U.N. torture investigator seeks access to California prisons
SACRAMENTO -- The United Nations’ lead torture investigator says he is worried about increased use of solitary confinement in U.S. prisons and wants access to California lockups to ensure that prisoners’ rights are being protected.
“We should have more justification” for putting prisoners in isolation, Juan Mendez, the UN’s special rapporteur (reporter) on torture told The Times’ editorial board Friday. He called for greater scrutiny of prison systems that routinely put inmates in solitary confinement.
“We should put the burden on the state that this is the proper way to do things, and we should all be a lot more skeptical,” Mendez said.
Experts say California currently has some 10,000 inmates in isolation units, where prisoners connected to a gang can be held indefinitely, even decades. The practice sparked a 60-day prison hunger strike during the summer.
Mendez said he has agreed to investigate the cases of individual prisoners kept in the state’s isolation cells, to make sure they are being treated according to international law. He asked in May to inspect California prisons, but his request must be cleared by both the U.S. State Department and Gov. Jerry Brown, and Mendez said he has had no response.
Brown’s press secretary said he was unaware of Mendez’s request. A spokeswoman for the State Department confirmed the request and said the agency is “open to continuing to discuss” a possible visit.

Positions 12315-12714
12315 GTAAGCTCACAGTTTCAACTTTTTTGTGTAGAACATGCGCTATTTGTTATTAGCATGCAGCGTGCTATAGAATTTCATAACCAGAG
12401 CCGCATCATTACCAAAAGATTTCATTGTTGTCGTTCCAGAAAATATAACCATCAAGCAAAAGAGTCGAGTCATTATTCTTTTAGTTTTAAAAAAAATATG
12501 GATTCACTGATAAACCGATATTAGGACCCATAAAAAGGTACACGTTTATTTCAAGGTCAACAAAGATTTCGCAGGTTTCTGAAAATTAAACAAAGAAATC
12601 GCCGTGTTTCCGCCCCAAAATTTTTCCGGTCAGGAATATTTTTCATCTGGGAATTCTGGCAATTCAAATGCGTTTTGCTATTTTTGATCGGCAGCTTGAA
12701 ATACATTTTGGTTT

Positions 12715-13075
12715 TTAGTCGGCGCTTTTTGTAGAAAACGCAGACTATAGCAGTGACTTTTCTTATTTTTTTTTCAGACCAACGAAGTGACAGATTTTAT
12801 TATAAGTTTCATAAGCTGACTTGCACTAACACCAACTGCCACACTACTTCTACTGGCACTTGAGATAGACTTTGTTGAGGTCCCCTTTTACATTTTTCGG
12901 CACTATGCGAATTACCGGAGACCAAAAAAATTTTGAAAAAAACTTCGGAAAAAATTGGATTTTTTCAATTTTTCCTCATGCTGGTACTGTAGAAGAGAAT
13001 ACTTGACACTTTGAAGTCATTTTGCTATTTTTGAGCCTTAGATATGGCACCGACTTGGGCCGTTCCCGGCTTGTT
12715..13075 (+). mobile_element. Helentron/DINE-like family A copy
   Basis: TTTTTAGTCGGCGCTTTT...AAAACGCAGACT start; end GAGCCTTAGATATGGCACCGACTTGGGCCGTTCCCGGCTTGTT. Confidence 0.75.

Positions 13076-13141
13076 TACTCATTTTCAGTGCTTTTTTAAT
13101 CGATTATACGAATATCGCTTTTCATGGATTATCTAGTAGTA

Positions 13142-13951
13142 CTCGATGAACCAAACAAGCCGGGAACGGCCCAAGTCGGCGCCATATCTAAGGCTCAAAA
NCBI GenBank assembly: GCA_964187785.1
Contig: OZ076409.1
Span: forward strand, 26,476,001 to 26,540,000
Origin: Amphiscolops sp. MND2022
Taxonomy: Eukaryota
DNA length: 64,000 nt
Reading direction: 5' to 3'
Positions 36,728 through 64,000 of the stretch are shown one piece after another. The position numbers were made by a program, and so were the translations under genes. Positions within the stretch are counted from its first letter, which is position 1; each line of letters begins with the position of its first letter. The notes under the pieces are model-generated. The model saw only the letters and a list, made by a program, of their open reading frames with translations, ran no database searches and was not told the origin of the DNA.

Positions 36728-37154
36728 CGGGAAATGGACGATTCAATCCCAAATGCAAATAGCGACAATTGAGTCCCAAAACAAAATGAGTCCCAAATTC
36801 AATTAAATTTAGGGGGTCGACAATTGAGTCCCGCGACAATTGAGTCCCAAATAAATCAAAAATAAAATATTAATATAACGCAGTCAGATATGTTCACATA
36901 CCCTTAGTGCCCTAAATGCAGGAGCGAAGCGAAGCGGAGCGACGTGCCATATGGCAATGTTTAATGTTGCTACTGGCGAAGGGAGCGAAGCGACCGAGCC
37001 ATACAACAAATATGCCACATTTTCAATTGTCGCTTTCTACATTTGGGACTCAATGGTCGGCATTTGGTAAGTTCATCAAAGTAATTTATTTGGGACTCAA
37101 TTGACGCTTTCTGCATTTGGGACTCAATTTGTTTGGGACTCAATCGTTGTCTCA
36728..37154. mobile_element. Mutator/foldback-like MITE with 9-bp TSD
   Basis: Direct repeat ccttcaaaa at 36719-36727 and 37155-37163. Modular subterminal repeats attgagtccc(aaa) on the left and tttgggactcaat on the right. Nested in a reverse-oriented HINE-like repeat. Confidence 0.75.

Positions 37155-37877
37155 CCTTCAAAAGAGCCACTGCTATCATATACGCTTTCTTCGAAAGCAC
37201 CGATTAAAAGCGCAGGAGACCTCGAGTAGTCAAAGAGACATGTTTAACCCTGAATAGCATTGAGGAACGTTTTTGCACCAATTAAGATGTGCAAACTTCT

“The conditions for visits to detention facilities in the United States are all determined on a case-by-case basis,” Laura Seal, the spokeswoman, said.
Mendez said he wants access to any part of any prison he chooses and the freedom to speak with inmates of his choosing. “Sometimes you negotiate all the way to the cell door,” he said.
California corrections officials say the state’s isolation units are not the same as solitary confinement because some prisoners have cellmates and all can call out to other inmates nearby, even if they cannot see them.
Mendez raised concern about any policy that keeps prisoners in their cells more than 22 hours a day with little social contact, for months or years at a time.
He said solitary should be used as discipline for only the most serious infractions, with safeguards that allow for independent review. Isolation should be unrelated to the crime for which an inmate was sentenced and never used as a means to carry out a sentence.
He also said mentally ill prisoners should not be isolated.
The perils of parenting through a pandemic
What’s going on with school? What do kids need? Get 8 to 3, a newsletter dedicated to the questions that keep California families up at night.
You may occasionally receive promotional content from the Los Angeles Times.